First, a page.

KC-130R aircraft undergoing regeneration

The US Navy is set to deliver six renewed surplus ex-US Marine Corps (USMC) KC-130R Hercules aircraft to the Japanese Maritime Self Defense Force (JMSDF) as a part of the foreign military sales (FMS) programme.

Around four aircraft have been transferred from Aerospace Maintenance and Regeneration Group (AMARG), Tuscan, Arizona, to Hill Air Force Base depot, Ogden, Utah, US, to begin phased maintenance interval restoration.

PMA-207 FMS deputy programme manager Ken Moritz said that maintainers were currently conducting different levels of structural modifications prior to performing JMSDF specified modifications, based on the aircraft’s condition when recovered from AMARG.

Structural modifications to the aircraft will involve replacement of landing gear supports, cargo door supports, centre wing rainbow fittings and corrosion repairs.

"The total regeneration, overhaul and upgrade of each aircraft is expected to take approximately ten to 12 months," Moritz added.

"The total regeneration, overhaul and upgrade of each aircraft is expected to take approximately ten to 12 months."

Scheduled to be complete by fall 2013, renewal process of the first aircraft started in November 2012, while delivery to Japan is scheduled to take place by March 2014.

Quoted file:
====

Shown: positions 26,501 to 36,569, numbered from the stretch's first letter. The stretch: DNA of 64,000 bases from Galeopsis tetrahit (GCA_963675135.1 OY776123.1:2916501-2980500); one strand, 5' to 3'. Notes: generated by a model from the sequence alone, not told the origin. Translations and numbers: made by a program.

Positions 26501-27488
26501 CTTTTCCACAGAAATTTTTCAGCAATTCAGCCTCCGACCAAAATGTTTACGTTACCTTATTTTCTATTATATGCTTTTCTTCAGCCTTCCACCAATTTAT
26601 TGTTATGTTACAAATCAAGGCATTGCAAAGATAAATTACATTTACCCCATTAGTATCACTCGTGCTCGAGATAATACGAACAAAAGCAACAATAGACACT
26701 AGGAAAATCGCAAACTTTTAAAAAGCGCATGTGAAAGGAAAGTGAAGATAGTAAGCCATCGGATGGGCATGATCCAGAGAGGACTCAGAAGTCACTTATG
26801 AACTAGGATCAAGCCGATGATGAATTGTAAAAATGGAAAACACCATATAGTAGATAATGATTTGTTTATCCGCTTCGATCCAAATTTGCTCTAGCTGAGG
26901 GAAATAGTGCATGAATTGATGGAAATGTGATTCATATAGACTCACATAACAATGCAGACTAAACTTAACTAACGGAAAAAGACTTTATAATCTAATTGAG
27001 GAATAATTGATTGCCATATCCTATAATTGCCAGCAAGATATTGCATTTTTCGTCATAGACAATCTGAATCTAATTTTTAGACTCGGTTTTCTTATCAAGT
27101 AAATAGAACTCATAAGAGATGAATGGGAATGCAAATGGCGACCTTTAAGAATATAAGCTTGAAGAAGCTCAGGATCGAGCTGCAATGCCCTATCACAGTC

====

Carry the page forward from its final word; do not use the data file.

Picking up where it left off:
In roll-on roll-off cargo compartment configurations, the JMSDF will deploy the six KC-130R aircraft to support troop movement, supply of goods and services, conducting humanitarian and medical evacuation operations as well as transport of senior leaders.

In addition, JMSDF will receive 30 upgraded T56-A-16 engines and digital cockpit upgrades to accommodate a digital GPS.

Prior to aircraft delivery, CAE will provide six to eight weeks of initial pilot training at Davis Monthan AFB, as well as ten-week classroom training for aircrew and maintainers at the company’s facility in Tampa, Florida, US, beginning in the third quarter of 2013.

The sixth aircraft is expected to be delivered to Japan in 2015.

Image: The first KC-130R aircraft undergoing regeneration at Hill Air Force Base. Photo: courtesy of Naval Air Systems Command.

Defence Technology